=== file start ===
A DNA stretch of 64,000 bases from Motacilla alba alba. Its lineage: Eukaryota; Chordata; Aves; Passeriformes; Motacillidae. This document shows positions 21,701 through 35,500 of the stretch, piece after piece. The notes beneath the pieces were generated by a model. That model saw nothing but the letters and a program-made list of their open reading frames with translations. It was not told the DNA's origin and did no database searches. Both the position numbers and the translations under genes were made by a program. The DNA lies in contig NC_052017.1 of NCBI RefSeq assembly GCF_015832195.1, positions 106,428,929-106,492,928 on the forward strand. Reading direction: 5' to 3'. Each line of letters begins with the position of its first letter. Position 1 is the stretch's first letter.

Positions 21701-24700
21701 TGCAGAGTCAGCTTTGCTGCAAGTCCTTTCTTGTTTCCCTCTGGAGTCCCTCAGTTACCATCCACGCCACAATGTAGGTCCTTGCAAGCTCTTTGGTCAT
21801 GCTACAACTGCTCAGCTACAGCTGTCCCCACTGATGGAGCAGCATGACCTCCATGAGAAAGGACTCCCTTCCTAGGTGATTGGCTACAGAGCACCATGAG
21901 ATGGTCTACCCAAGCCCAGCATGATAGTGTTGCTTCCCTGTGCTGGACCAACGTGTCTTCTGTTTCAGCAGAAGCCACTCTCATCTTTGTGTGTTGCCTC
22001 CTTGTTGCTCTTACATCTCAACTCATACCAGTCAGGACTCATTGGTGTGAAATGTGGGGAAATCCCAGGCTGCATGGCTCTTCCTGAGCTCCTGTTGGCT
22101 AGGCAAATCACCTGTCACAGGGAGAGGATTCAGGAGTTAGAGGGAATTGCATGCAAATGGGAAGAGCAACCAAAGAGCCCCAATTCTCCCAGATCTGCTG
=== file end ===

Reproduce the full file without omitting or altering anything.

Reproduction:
A DNA stretch of 64,000 bases from Motacilla alba alba. Its lineage: Eukaryota; Chordata; Aves; Passeriformes; Motacillidae. This document shows positions 21,701 through 35,500 of the stretch, piece after piece. The notes beneath the pieces were generated by a model. That model saw nothing but the letters and a program-made list of their open reading frames with translations. It was not told the DNA's origin and did no database searches. Both the position numbers and the translations under genes were made by a program. The DNA lies in contig NC_052017.1 of NCBI RefSeq assembly GCF_015832195.1, positions 106,428,929-106,492,928 on the forward strand. Reading direction: 5' to 3'. Each line of letters begins with the position of its first letter. Position 1 is the stretch's first letter.

Positions 21701-24700
21701 TGCAGAGTCAGCTTTGCTGCAAGTCCTTTCTTGTTTCCCTCTGGAGTCCCTCAGTTACCATCCACGCCACAATGTAGGTCCTTGCAAGCTCTTTGGTCAT
21801 GCTACAACTGCTCAGCTACAGCTGTCCCCACTGATGGAGCAGCATGACCTCCATGAGAAAGGACTCCCTTCCTAGGTGATTGGCTACAGAGCACCATGAG
21901 ATGGTCTACCCAAGCCCAGCATGATAGTGTTGCTTCCCTGTGCTGGACCAACGTGTCTTCTGTTTCAGCAGAAGCCACTCTCATCTTTGTGTGTTGCCTC
22001 CTTGTTGCTCTTACATCTCAACTCATACCAGTCAGGACTCATTGGTGTGAAATGTGGGGAAATCCCAGGCTGCATGGCTCTTCCTGAGCTCCTGTTGGCT
22101 AGGCAAATCACCTGTCACAGGGAGAGGATTCAGGAGTTAGAGGGAATTGCATGCAAATGGGAAGAGCAACCAAAGAGCCCCAATTCTCCCAGATCTGCTG